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Title: Large-scale potential vorticity anomalies and deep convection
Authors: Russell, A
Vaughan, G
Norton, EG
Keywords: Atmospheric lid;Tropopause fold;Convective inhibition;COPS
Issue Date: 2012
Publisher: Wiley-Blackwell
Citation: Quarterly Journal of the Royal Meteorological Society, 138(667), 1627 - 1639, 2012
Abstract: The effect on deep convection of large-scale potential vorticity (PV) anomalies and their associated tropospheric stable layers is complex and not well understood. This article examines the meteorological events of 9 July 2007 (IOP7b of the Convective and Orographically-induced Precipitation Study (COPS)), which was dominated by an upper-level PV anomaly that stretched from the UK to southern France and as far northeast as Denmark. Three precipitation regions were identified from the case: lines of intense storms beneath the PV anomaly; less intense, more widespread convective precipitation to the east of the PV anomaly; and, in between, a region of no precipitation. The latter of these coincided with the high-resolution measurements and model analyses from COPS. The extensive and varied data analyzed in this investigation show that convective available potential energy (CAPE) was present in this region (the distribution of CAPE and convective inhibition (CIN) is presented via an innovative, pseudo-3D visualization that allows horizontal and vertical interactions to be considered). However, convection was capped by a complex arrangement of dry layers; the base of the key layer was at 750 hPa. These dry layers descended separately from the upper troposphere, moving around the PV anomaly as it developed from a breaking Rossby wave to the west during the seven days before the IOP. This case adds to other studies that show that descent of complex dry layers is an important mechanism for forming convection-inhibiting atmospheric lids in Western Europe. A simple conceptual model is developed that synthesizes the effect of large-scale PV anomalies on deep convection from a series of consistent case studies. This model has significant implications for storm forecasting and projections of storminess in future climates, as it highlights the importance of thin structures that can advect hundreds of km before having an impact.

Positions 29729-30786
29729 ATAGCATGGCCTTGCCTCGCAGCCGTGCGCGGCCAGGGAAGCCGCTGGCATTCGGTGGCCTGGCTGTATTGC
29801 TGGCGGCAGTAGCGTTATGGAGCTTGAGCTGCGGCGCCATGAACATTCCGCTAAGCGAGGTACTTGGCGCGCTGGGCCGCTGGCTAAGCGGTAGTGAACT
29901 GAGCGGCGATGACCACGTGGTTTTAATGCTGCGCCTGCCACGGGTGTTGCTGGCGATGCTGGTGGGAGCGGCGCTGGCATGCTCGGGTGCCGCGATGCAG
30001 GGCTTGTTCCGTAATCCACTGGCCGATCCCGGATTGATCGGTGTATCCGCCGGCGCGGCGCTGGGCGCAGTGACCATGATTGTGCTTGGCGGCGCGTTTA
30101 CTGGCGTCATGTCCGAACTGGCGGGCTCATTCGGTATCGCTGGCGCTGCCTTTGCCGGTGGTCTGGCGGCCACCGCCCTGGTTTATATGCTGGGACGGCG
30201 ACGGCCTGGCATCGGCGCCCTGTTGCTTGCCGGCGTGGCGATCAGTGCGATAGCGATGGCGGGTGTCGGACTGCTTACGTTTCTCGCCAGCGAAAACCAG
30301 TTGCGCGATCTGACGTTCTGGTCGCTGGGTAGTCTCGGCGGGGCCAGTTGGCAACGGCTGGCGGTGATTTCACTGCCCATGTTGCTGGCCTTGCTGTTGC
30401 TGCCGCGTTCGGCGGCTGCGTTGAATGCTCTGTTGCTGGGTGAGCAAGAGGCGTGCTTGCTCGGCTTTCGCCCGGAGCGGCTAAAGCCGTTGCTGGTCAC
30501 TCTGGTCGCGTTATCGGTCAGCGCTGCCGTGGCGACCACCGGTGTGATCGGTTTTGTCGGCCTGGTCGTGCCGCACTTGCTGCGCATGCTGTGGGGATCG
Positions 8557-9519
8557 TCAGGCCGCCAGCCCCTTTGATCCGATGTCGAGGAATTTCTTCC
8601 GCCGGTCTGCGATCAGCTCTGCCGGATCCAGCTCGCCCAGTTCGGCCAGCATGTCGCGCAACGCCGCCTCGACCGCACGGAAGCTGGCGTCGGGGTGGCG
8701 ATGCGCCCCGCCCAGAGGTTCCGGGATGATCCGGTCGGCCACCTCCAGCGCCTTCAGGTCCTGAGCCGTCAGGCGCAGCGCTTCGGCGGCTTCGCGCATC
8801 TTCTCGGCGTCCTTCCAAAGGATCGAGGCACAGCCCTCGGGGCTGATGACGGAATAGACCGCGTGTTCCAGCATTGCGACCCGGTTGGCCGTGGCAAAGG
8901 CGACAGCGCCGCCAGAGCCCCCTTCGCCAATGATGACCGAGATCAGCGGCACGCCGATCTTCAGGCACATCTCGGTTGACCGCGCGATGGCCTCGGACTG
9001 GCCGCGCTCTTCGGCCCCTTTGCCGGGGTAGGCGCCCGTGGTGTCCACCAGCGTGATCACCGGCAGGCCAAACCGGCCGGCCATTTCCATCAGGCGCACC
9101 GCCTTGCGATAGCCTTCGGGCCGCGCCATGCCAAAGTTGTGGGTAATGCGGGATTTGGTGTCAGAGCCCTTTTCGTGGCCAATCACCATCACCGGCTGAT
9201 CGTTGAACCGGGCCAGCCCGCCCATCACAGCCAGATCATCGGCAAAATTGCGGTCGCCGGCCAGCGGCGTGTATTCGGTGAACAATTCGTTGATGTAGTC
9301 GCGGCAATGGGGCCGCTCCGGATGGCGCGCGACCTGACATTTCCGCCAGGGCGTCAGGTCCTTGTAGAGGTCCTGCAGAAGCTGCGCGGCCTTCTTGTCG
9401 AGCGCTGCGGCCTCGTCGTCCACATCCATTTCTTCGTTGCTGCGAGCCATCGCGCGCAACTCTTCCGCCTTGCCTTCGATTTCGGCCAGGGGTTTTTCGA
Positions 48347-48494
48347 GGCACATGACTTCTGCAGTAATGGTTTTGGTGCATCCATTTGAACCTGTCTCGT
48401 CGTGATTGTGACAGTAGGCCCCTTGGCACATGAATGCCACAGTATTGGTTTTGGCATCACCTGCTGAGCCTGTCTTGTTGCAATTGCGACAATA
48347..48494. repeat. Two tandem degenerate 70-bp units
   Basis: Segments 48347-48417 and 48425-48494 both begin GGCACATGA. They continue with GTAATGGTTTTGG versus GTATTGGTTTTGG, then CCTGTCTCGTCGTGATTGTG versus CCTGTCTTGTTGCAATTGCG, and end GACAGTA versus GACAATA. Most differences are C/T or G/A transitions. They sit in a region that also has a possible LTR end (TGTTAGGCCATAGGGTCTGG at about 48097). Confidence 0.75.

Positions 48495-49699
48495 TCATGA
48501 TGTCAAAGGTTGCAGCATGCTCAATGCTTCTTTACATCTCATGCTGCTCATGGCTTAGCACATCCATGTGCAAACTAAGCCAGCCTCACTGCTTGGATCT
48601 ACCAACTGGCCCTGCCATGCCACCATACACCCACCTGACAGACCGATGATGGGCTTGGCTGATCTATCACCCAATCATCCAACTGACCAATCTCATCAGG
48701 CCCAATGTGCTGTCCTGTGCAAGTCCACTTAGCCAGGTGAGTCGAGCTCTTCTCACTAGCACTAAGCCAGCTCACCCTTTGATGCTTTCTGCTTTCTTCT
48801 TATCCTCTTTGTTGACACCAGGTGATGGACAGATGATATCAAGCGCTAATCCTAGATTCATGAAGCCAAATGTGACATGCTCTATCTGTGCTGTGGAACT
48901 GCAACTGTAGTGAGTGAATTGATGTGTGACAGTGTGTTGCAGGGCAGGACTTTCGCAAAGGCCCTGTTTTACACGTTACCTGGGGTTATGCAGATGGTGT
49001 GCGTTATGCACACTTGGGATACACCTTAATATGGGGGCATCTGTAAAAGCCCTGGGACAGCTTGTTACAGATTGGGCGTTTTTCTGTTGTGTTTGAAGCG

Description: This is the accepted version of the following article: Russell, A., Vaughan, G. and Norton, E. G. (2012), Large-scale potential vorticity anomalies and deep convection. Q.J.R. Meteorol. Soc., 138: 1627–1639, which has been published in final form at Copyright @ 2012 Royal Meteorological Society.
ISSN: 0035-9009
Appears in Collections:Environment
Institute for the Environment

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